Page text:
FSP had a post several days ago (I’m hopelessly behind on my blog reading) about students who don’t let programs know if they will or will not accept an opportunity.
As I mentioned before, I communicated a fair bit with potential advisors when I applied to grad school. I’m not sure how annoying they found this (opinion seems to vary by discipline and professor disposition), but it saved everyone some effort if our early communication determined that it would not be a good fit. So I’d been in touch with professors before and it was a fairly simple exercise to give them a heads up when I made a decision.
My “rejection” note said something along the lines of this:
“Dear Professor X:
Thank you for answering my questions and helping me through the application process [as applicable] at School X. It was a difficult decision to make, but I accepted [gradschool]’s offer of admission and will be working with [advisor] on [some sort of contaminant-related problem]. I will [follow whatever the department requires for a response], but I wanted to let you know personally that I appreciate your time and consideration.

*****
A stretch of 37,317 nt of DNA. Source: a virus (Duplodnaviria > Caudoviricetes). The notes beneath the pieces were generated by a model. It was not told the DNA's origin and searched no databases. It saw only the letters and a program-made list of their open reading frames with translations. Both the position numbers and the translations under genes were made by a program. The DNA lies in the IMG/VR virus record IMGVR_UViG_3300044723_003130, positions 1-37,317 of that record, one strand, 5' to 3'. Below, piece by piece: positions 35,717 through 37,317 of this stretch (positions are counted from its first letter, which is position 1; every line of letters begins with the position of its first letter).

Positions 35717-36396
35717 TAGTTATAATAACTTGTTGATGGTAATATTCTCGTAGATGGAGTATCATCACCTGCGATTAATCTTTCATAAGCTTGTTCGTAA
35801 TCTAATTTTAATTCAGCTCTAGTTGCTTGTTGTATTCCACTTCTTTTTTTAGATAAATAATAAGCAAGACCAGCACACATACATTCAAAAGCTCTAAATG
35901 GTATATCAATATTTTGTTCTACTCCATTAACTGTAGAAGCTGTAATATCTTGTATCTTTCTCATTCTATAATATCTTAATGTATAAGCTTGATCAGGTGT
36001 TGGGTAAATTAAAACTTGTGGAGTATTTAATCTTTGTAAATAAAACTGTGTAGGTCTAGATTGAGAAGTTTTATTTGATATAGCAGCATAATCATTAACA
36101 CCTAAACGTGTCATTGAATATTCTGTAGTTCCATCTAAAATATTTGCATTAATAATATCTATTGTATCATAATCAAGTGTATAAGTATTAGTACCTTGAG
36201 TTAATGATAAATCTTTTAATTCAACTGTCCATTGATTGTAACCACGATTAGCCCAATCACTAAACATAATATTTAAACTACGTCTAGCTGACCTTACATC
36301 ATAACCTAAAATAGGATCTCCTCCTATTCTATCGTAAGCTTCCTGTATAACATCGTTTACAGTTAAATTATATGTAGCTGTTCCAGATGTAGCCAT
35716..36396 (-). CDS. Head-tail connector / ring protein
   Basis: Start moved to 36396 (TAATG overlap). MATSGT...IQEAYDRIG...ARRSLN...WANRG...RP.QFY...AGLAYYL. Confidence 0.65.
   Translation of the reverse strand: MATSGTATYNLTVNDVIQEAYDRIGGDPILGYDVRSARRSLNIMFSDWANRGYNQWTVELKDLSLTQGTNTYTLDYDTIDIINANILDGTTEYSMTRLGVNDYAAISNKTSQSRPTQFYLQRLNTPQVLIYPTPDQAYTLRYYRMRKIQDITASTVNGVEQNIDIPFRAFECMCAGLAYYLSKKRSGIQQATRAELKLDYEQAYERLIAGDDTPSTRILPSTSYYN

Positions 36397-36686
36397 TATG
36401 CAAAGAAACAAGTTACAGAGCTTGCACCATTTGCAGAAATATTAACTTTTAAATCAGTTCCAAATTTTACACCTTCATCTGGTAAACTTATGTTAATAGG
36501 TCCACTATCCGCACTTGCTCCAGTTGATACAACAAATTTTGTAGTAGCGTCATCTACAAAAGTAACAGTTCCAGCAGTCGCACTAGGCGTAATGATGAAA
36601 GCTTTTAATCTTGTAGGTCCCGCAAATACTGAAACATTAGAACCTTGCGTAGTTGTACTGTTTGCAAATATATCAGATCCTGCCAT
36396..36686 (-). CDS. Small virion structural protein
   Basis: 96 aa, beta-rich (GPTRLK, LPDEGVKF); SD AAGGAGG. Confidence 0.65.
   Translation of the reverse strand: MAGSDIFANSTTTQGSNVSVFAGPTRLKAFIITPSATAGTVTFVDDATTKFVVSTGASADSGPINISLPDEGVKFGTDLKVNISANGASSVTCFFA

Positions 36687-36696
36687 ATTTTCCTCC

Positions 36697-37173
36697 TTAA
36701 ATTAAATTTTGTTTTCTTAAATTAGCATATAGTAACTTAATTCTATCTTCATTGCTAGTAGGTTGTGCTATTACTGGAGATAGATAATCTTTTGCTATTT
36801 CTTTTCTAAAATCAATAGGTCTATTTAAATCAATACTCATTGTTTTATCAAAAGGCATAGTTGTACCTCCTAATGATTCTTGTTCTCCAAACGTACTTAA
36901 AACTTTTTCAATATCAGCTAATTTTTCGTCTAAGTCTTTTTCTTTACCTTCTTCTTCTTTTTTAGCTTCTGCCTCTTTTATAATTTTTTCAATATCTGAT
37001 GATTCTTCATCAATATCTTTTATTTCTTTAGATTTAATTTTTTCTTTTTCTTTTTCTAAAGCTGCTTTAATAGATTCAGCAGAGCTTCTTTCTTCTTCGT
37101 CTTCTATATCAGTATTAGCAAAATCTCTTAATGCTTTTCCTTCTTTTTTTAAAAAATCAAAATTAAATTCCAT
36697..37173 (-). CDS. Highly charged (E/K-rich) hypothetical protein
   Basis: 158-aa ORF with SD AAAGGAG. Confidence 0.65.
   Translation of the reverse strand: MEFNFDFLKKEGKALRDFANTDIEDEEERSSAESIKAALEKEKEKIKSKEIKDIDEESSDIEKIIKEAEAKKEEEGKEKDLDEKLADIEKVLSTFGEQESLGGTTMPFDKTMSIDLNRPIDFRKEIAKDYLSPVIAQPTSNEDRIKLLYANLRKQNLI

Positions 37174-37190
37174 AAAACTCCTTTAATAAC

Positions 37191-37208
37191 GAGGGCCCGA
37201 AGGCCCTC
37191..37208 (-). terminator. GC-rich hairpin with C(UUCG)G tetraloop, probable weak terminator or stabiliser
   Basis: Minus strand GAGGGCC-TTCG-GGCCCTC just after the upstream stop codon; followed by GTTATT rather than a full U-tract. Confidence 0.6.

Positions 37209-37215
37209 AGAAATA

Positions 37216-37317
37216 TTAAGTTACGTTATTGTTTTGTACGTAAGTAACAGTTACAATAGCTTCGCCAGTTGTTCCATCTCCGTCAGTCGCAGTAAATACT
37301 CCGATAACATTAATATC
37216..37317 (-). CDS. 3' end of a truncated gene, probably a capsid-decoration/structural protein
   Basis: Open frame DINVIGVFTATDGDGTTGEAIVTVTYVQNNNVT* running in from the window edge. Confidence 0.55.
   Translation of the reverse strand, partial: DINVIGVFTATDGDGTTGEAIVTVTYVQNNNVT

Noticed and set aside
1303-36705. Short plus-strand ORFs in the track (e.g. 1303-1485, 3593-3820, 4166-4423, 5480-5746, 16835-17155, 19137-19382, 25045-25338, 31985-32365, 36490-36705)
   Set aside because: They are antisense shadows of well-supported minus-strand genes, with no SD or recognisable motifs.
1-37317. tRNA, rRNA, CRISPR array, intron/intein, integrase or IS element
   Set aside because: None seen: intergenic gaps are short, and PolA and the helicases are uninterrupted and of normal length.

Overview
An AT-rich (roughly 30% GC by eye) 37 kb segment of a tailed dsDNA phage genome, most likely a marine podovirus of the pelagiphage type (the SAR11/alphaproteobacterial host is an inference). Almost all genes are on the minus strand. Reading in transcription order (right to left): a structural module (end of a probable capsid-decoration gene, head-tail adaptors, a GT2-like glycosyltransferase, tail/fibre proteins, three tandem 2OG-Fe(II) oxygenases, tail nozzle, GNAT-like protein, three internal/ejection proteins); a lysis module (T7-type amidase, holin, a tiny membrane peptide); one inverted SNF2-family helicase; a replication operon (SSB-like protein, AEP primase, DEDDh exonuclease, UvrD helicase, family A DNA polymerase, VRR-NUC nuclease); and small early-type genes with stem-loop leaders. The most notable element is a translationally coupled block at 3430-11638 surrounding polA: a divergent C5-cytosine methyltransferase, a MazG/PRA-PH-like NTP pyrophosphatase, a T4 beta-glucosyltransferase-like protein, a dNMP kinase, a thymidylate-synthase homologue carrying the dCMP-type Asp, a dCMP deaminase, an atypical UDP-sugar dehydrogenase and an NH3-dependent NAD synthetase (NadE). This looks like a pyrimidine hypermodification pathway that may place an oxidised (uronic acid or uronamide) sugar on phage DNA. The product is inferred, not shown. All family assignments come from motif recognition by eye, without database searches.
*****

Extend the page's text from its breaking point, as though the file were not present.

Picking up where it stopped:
Sincerely, Short Geologist”
Each professor I’d been in touch with sent me a gracious e-mail thanking me for the information and wishing me luck in grad school. I’m not sure how common this is, but I’d recommend sending something personal like this, especially if you’re planning on starting a career in academia and you could see collaborating with folks in the departments you “rejected”.